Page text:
Two things determine skill: effort and talent. When we talk about talent in this sense, it’s the rate at which you’re getting better. Talent does matter, but effort counts twice. We all have natural abilities that make skill development easy. However, we have things we want to achieve or we think we’ll enjoy that we may not have a talent for at the onset of our interest. With effort – hard work and hours invested – you can develop a skill.
When you do something, again and again, you become better at it. This is the nature of human skill. Take friendships, for instance. The first time you talk to someone, it may not go great, or it can feel very surface-level. Friendship needs repetition and consistency and habit and routine, just like physical therapy. You need to put the time and effort in, and then your skill becomes stronger.
When you look at super-achievers, such as specialists and experts in various fields, they're kind of voluntarily obsessed with one thing that they think about 24/7, 52 weeks a year. These super-achievers were not always experts, they had to be willing to play and try and make mistakes to find the thing they felt truly passionate about and wanted to pursue. You can do that at any point in life from 23 to 83 (and beyond).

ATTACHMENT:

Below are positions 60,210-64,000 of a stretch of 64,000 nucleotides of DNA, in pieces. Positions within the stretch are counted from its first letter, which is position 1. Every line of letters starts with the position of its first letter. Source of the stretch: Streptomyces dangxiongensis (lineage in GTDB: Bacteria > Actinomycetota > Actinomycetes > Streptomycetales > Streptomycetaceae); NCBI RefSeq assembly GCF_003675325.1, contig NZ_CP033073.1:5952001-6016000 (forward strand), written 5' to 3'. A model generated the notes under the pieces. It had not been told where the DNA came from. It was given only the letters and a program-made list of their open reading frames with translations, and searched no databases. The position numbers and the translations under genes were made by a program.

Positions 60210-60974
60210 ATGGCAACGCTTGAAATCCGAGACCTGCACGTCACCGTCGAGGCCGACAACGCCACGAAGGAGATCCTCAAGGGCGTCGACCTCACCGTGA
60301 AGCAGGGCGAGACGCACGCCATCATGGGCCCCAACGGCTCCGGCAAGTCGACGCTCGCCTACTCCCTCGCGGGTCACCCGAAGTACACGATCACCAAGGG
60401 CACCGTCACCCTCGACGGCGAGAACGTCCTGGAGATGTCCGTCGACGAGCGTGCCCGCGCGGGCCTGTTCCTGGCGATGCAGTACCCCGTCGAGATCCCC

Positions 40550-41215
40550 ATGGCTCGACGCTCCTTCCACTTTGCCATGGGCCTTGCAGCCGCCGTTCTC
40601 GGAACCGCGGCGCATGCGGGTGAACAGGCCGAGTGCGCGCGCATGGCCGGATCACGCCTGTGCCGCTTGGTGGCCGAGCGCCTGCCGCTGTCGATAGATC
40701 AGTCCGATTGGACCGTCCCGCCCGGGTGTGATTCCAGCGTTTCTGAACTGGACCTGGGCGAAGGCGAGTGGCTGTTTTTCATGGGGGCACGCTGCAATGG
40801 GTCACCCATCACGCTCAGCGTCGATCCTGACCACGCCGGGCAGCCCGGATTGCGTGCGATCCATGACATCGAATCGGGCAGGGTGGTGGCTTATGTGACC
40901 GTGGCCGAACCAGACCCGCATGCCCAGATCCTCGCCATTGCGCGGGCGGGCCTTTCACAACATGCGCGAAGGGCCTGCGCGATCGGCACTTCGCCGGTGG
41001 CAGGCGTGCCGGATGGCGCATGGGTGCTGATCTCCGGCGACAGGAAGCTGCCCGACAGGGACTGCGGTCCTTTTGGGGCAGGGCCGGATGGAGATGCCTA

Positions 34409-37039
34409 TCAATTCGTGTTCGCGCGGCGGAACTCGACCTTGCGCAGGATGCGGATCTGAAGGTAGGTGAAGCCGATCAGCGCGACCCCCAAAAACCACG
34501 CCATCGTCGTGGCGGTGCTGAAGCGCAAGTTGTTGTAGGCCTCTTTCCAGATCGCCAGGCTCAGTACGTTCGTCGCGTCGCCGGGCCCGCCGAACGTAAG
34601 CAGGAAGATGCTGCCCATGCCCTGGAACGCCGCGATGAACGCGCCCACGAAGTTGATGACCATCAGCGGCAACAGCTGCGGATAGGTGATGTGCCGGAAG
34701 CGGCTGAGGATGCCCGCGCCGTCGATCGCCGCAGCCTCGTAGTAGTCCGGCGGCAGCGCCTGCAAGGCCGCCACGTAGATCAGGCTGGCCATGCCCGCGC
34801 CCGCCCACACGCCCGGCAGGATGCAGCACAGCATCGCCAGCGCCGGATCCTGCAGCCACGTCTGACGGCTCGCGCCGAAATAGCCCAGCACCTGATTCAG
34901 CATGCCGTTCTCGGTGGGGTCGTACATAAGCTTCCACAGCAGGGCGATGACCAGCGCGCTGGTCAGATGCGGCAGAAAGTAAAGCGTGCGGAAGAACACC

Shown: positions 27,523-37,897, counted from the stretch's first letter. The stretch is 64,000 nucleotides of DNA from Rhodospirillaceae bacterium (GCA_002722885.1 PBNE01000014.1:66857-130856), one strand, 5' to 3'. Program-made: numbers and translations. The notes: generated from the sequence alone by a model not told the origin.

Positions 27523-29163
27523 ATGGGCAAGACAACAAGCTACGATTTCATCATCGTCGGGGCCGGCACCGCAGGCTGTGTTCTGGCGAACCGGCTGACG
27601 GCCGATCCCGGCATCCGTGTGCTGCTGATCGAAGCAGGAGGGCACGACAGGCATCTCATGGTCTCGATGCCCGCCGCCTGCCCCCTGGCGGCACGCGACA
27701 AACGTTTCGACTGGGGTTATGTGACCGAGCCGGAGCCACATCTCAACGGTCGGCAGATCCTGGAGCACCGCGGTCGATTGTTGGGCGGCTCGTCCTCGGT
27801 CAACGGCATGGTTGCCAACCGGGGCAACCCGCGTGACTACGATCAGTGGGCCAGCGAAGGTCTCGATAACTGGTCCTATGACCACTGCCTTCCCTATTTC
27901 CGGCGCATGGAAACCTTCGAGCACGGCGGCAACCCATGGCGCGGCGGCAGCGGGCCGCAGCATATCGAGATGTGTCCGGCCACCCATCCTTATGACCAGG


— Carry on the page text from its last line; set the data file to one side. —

How to Get a Grittier Mindset
After all this talk about grit and goals, passion and persistence, it can be difficult to assess where you are as it pertains to your grittiness. What if you don’t really know what you’re passionate about? Maybe you are someone who stares at a wall, having a total blank, when purpose is mentioned. You’re not the only one -- it just seems a lot more complicated than it is. It’s actually pretty simple - start on the step that most resonates with where you are in your personal journey.